The simple fact is that we cannot ever trust companies to actually honor the social contract of subscription models. Since they cannot stick to the rules, the only option is for end-users endure the constant ads, since at least in this case we don't have to pay subscription costs.
  • Stealing attention (Score:5, Insightful)

    by SirDrinksAlot (226001) on Thursday August 21, 2014 @09:51AM (#47719953) Journal

    My biggest problem with ads is they are designed to steal your attention from the content. I've mentioned this numerous times whenever a website starts crying about Adblocking. If you want me to read your content, don't put full motion video ads on the side right next to the content I'm trying to read. Don't make 2/3rds of the page giant clickable area to redirect me to your sponsor. I'm not visiting your site to see the ads, I'm there for the content that you put so much work into. Ads are typically designed to steal your attention and be obtrusive. Slashdot's ads are pretty much safe, even though I even have the option to disable ads here.

    I don't recall who it was but one big site posted a editorial on why they think Adblock is bullshit. It was the same day they had full page sponsorship and basically clicking anywhere that had empty space would direct you to that sponsor and they had every kind of obnoxious ad possible on the site at the same time. If everybody was sensible about ads then I wouldn't use an adblock, I do have the option enabled to allow unobtrusive ads so at least I'm not that big of a dirtbag.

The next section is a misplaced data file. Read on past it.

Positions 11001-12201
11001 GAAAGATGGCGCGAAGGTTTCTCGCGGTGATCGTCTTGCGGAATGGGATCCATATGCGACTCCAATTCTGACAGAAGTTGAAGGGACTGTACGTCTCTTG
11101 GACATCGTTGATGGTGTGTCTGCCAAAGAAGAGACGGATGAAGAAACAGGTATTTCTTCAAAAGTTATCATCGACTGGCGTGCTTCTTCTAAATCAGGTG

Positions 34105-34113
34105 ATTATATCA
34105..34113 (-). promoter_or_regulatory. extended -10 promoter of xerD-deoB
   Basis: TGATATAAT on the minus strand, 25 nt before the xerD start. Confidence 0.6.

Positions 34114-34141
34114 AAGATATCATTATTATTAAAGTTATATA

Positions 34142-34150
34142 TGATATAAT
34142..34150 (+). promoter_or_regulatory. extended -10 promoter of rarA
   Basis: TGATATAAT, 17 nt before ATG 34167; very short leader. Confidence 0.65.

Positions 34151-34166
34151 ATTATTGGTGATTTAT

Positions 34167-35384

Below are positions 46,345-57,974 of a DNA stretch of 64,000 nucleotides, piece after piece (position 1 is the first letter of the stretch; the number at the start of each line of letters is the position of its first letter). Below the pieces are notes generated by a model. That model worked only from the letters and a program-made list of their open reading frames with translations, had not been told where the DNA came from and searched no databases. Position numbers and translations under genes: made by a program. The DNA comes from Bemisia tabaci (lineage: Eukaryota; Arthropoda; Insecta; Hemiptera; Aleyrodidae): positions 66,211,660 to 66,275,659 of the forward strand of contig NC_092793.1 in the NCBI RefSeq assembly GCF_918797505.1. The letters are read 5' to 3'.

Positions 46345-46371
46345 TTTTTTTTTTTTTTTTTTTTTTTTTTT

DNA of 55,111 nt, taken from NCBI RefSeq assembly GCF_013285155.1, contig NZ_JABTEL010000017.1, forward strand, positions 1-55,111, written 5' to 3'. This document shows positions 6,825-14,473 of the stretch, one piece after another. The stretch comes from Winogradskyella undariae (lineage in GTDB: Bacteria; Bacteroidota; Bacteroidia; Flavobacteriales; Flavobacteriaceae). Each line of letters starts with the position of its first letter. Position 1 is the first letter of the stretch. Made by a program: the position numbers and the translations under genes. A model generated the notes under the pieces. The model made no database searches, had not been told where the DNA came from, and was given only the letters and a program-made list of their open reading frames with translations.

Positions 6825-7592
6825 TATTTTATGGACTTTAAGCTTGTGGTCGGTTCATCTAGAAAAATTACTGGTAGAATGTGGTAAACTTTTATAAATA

Basically the internet is turning into Idiocracy more and more every day. Animated ads all around and some times with in the content you're trying to read. NOW GO AWAY IM BAITIN.

  • I'd pay it but... (Score:5, Insightful)

    by GameboyRMH (1153867) <gameboyrmh@NoSpAM.gmail.com> on Thursday August 21, 2014 @09:51AM (#47719957) Journal

    Even if you had the option to pay this, there would still be ads, because greed cannot be satisfied. See: cable TV.

  • Re:That's it? (Score:4, Insightful)

    by BarbaraHudson (3785311) <barbarahudsononl ... m ['mai' in gap]> on Thursday August 21, 2014 @09:58AM (#47720035) Journal
    Even worse, how is the money distributed? Who determines the "worth" of a web site or other online resource, and then allocates them their cut?

    The current free-market system with sites supported by ads isn't perfect, but it's like democracy - Democracy is the worst form of government, except for all those other forms that have been tried from time to time."

  • by Zocalo (252965) on Thursday August 21, 2014 @09:58AM (#47720041) Homepage
    Quite. Also, even when a site is using ads there are usually alternatives that provide similar content for free. If we were able to wave a wand and magically remove all advertising companies from the Internet (or better still, existance in general), I suspect most ad-funded sites would try and transition to Tip Jars or subscriptions, the browsing public would re-distribute to different sites, and a number of sites would ultimately fold, including most of the ad-laden SEO landing pages. No actual content of value would be lost (although some might only continue to exist in the Wayback Machine) and life would go on, only without the ads and malware attack vectors that piggyback on it.

    Where do I sign up?
  • Ads not needed (Score:5, Insightful)

    by jmyers (208878) on Thursday August 21, 2014 @09:58AM (#47720043)

    People already pay for their internet connection, bandwith, web hosting, etc. Maybe the Telegraph could not exist on the web without ads, but that does not mean the internet could not exist. This person seems to belive that the internet exists only because of commercial content producers.

  • by goombah99 (560566) on Thursday August 21, 2014 @10:01AM (#47720069)